Thursday, 28 May 2015

Come and talk about Liberal/Green co-operation

I had a small wobble in the middle of the general election.  It happened when I came home and found the Green Party's local election address gracing my doormat.  I glanced at it, looked more closely and for a moment I felt myself lost.  I agreed with it.

I'm not saying I agreed with everything.  But it was well-written and well-designed.  It wasn't ruined by any of the offensive stuff that politicians like to say about their rivals in print.  It was positive, far-sighted and ... well, what was I doing?

I came back to the leaflet a few hours later and looked at it afresh. Looked at again, I realised that what originally attracted me was their firm and sensible stance against nuclear energy (the same stance that originally attracted me to the Liberals).

On closer examination, I thought their public services policy was misleading - by putting such emphasis on public versus private, they missed the point.  If you want diverse services, you need a diversity of providers - the real enemy here is big providers using the assembly line model of care, and spreading costs around the system.

But most of all, I found I was sceptical about their strapline - For the Common Good.

Of course, you don't want politicians who are somehow against the common good, and arguably - for defunct economic reasons - that is what we now have.  But equally, you don't want politicians who are so committed to the common good that they subsume the fate of individuals to it.

Sorry, they would say, I understand what you need - but the common good demands that you should be locked up. Individuals don't matter. Wha matters is the Common Good, capitalised.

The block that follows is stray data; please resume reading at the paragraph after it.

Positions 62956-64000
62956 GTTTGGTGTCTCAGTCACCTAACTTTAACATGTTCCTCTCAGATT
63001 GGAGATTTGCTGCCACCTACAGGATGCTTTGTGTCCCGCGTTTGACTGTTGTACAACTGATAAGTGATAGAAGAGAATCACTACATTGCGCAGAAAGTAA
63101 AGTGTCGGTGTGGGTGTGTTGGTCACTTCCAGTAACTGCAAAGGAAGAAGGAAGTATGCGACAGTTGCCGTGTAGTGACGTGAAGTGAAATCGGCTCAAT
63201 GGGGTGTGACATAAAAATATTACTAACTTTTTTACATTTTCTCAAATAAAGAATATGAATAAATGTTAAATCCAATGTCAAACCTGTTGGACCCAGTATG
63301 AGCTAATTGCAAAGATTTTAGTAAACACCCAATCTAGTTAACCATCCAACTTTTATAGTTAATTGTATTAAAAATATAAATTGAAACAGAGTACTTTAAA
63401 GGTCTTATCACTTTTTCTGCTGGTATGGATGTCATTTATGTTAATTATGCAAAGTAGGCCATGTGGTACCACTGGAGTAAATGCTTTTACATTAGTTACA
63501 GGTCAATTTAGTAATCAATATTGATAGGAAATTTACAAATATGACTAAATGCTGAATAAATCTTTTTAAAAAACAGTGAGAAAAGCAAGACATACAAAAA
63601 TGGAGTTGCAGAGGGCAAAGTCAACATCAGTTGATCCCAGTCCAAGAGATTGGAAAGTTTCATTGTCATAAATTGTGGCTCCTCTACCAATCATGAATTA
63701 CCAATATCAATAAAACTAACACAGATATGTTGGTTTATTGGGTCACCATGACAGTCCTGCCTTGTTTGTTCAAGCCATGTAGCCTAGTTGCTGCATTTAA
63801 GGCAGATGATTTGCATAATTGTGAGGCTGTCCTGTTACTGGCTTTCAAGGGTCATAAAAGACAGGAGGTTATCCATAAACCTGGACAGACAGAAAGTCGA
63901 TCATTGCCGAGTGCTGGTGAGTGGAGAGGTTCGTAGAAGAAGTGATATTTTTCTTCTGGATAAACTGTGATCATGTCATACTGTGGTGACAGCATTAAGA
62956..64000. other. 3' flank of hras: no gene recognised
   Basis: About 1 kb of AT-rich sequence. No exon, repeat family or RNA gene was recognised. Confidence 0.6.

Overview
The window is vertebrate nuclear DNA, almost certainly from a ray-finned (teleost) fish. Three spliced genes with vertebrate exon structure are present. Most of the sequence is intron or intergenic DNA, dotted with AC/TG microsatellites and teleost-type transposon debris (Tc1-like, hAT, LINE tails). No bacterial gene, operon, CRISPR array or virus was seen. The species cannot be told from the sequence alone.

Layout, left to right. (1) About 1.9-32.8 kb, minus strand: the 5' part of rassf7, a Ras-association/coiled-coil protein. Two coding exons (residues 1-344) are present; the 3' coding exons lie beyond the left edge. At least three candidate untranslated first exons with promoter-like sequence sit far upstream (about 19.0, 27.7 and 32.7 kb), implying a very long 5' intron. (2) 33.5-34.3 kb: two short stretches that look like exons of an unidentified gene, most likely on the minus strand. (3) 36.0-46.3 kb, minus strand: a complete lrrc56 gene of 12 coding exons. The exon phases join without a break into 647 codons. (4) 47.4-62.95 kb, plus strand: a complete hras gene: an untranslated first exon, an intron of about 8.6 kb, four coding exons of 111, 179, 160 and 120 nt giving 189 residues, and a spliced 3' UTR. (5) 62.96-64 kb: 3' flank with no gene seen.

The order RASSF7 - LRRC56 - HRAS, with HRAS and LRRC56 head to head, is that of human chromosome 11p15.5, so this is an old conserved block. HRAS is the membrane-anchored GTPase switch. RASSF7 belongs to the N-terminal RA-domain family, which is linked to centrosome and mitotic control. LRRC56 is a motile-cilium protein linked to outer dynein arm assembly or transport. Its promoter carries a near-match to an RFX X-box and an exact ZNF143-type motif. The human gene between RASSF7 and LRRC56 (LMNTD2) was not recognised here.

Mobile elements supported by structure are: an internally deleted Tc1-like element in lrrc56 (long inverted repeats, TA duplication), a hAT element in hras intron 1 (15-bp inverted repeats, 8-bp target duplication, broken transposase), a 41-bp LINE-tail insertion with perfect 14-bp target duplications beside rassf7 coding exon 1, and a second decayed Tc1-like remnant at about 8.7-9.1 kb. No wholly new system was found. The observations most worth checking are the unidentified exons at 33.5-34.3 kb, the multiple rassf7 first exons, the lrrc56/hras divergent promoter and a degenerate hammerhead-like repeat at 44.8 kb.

I am a Liberal, and will remain one, because I don't believe the common good is the highest ideal, important as it is.  Some things come first.

The Greens don't see things that way. That's fine. But I also don't believe this should cast them into outer darkness.  Quite the reverse, Liberals and Greens still have a great deal in common and the common good requires that they work together, where they can, to build the kind of green prosperity we need.

We will disagree, both about the mistakes of the past on both sides, and over issues of principle.  But the planet won't wait around for the UK to sort its dysfunctional voting system out.  In the meantime, there are things to do which only Lib Dems and Greens can achieve if they work with each other - starting with the business of splitting up RBS to provide the nation with an effective banking infrastructure.

This may not require us to run the government to achieve, but I don't want to say how here in case someone tries to stop us.  A small precaution.

We can't co-operate formally.  That won't work. We can't probably stand down in each other's favour. But we can move towards a little more mutual trust, based on a form understanding of where we differ as well as where we agree.

It so happens that, tomorrow, I will be discussing the challenges of local economics with Green MP Caroline Lucas at the Hay Festival (Friday, 11.30am).  It's called 'Stormy with a sunny local banking outlook' (this is a discussion run by my New Weather Institute).  Come along and help talk about it - because there is a great deal to discuss.

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3 comments:

Jane Brophy said...

Interesting. But not sure practically how co-operation would work?

Anonymous said...

Surely an informal electoral agreement would have to be considered in some seats at least but possibly not just yet as we need time to present our policies after proper discussion.

Lidl_Janus said...

"Of course, you don't want politicians who are somehow against the common good, and arguably - for defunct economic reasons - that is what we now have."

Indeed, but Tories will not always die quietly.